Encourage students to be objective. They should categorize and count items without judging what should have been done with them. Note that they must make decisions about what categories to make and how to define the categories (e.g., what counts as plastic, paper, etc.). Remind them that this is what scientists do when they plan experiments and collect data. Tell them to write down their methods: how they defined different types of waste—for example, by identifying particular colors, shapes, or textures; how they resolved unclear items; whether they counted the entire collection in the photograph or counted a representative sample area; and so on. Have them convert category counts into percent of the total waste counted to make comparisons easier.

Ask students to share their results, describing the decisions they made and why they made them; what items were particularly difficult and how they decided to categorize challenging items; and their interpretations about the amount of garbage that might be reused, recycled, or composted. Ask which results were expected and why, and which results were surprising and why.

Questions to Consider

Q: Compare your results to the EPA estimates of percent of waste in different categories. Do the photographs and your results confirm or contradict EPA estimates of categories of waste? (Option: use local numbers if available.) If results are different among student groups or compared to local or national numbers, what are some possible reasons?

A: Answers will depend on students’ results. See the EPA site in References and Further Reading and local resources for comparisons. For differences in results, have students look at the methods they wrote. They might name sample size, sample representativeness, and decisions about what to include in each category.

Q: Does the source of the photo (researcher, news media, blog post, etc.) affect your opinion about whether the photographs were manipulated or staged? Does the photograph present a particular point of view that makes the waste appear a certain way?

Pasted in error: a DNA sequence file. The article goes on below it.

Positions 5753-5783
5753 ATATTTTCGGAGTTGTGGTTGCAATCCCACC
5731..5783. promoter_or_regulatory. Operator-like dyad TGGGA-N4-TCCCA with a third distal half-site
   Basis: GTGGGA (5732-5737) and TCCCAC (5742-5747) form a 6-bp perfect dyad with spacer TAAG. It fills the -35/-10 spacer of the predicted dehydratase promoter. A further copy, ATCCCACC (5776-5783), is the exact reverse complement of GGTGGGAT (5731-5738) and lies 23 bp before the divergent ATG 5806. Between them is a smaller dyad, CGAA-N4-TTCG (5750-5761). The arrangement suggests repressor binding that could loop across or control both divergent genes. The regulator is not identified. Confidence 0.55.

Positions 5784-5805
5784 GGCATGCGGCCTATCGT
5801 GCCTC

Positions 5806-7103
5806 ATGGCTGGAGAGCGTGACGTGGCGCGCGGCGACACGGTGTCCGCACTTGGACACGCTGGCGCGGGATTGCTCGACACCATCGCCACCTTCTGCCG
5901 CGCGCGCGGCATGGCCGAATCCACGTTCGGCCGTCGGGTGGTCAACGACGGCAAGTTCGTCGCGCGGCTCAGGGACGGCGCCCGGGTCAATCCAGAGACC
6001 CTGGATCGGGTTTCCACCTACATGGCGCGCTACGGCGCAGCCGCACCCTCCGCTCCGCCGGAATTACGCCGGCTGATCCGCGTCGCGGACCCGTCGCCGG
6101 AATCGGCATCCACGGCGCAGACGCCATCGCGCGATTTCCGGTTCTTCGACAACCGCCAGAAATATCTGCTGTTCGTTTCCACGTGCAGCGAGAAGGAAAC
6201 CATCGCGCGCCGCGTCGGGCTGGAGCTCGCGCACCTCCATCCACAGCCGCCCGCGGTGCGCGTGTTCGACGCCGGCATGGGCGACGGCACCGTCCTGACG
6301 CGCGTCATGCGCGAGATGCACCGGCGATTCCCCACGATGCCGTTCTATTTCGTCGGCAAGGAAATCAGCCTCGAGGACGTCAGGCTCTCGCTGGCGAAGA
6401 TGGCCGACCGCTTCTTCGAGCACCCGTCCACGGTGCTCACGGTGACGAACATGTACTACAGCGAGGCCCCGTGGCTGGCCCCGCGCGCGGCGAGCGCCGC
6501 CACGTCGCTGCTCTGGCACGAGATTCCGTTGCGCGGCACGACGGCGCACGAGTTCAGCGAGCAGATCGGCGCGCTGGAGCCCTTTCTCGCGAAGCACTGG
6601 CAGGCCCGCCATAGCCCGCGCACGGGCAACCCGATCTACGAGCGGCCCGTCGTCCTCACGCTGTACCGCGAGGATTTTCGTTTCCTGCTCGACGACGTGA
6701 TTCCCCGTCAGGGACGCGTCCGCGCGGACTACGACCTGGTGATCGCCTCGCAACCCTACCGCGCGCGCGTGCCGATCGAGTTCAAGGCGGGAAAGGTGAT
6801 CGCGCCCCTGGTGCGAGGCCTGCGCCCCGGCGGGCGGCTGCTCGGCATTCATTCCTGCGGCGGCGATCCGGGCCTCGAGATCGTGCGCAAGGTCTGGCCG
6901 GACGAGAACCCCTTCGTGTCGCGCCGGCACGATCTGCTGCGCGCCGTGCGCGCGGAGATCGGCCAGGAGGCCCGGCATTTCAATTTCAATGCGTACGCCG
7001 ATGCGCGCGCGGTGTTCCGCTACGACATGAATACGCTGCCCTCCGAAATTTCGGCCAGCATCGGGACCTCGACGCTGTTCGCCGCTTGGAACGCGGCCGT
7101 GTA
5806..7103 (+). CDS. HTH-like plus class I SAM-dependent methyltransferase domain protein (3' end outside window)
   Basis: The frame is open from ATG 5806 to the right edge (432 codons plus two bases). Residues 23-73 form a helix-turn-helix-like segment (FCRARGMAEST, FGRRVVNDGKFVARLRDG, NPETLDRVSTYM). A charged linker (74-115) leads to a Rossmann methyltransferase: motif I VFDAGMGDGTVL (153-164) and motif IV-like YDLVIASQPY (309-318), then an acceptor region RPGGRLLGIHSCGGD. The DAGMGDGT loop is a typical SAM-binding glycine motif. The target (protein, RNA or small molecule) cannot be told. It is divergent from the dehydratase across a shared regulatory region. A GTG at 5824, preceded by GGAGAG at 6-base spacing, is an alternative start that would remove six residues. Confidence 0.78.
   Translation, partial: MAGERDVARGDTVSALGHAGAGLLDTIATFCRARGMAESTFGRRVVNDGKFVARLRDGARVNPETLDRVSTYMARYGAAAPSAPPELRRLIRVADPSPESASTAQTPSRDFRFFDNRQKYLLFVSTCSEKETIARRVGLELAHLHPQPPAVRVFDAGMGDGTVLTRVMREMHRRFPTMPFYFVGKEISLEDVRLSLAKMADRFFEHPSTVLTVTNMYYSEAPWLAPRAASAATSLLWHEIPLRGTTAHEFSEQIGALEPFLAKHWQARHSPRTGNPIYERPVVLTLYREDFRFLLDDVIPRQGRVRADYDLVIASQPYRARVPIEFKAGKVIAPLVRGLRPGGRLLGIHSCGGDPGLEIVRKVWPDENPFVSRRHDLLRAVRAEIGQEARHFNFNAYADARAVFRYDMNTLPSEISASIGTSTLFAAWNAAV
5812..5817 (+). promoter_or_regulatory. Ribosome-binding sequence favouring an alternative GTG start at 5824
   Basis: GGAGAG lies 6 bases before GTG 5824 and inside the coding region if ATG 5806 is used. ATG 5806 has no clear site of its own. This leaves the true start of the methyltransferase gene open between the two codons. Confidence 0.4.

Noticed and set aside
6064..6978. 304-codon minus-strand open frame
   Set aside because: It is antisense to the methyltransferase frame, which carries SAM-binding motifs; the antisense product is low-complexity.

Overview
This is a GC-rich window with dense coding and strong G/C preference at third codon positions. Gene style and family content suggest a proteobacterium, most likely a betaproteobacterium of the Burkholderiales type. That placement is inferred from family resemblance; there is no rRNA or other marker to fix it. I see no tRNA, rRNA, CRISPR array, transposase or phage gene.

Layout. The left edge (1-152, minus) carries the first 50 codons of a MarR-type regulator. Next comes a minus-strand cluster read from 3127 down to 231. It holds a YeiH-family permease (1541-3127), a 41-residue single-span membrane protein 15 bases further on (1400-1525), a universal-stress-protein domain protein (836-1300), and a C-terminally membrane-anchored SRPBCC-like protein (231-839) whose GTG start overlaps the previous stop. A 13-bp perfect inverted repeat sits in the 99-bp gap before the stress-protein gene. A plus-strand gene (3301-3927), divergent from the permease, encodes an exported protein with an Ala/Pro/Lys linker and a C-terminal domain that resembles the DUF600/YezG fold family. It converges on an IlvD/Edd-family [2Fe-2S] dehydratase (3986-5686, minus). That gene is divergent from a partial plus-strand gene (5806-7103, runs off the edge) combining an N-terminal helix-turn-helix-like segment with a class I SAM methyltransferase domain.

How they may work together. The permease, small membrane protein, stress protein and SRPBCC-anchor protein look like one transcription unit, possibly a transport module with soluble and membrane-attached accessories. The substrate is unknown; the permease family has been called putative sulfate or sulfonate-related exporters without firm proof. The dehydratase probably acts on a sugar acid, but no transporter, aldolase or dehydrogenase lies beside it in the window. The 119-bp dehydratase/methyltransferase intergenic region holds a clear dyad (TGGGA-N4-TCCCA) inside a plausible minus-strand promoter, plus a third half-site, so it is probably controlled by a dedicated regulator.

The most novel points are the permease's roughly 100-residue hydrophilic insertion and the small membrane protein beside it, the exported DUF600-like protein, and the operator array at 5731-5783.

A: Photo sources are in the photo captions.

 Q: Can you think of any applications for your data? (For example, if you analyzed your school’s waste, how might the school use the data? Why might the city or the EPA be interested in this kind of data?) What features of your data do you think are the most convincing? (Which calculations or estimates do you have the most confidence in and why?)

A: A school, community, or country might be interested in knowing if it is meeting recycling goals or what types of items are being thrown away. It might use this data to evaluate its recycling and composting policies and make decisions about whether to focus waste-management resources on landfills, recycling, combustion facilities, or other methods.

Q: If your results were different from other groups, what features of your group’s data collection methods might have led to the differences?

A: Students might have had different photos, with garbage collected from different places. Groups might have defined plastics, paper, and so on more broadly or narrowly. They might have made different decisions about mixed-material items or other items that were difficult to categorize. They might have used different methods to identify difficult-to-categorize items (for example by color or shape). Groups might have decided to count the entire photo or a section.

Q: What are some advantages and disadvantages of reusing, recycling, and composting compared to: 1) sending waste to a landfill? 2) burning waste for energy?

A: Students might think of the costs in machines and employee time of sorting items for recycling. They might think of transport costs. In 2010, according to Edward Hume’s book Garbology, our two highest exports to China, by volume, were waste paper and scrap metal shipped to the country for recycling. The MIT Trash Track project used cell phone technology to monitor individual discarded items. It found that hazardous waste items such as electronics traveled more than 1500 kilometers (900 miles) on average to get to specialized recycling facilities. One printer cartridge traveled more than 6000 kilometers (3800 miles). Students might also think of the water, chemicals, and energy used to process recycled and reused items. The Slate articles in the References and Further Reading section give some considerations.

next: Processing Waste

Grade Level

Middle & High School


Earth and Space Science
Life Science
Social Studies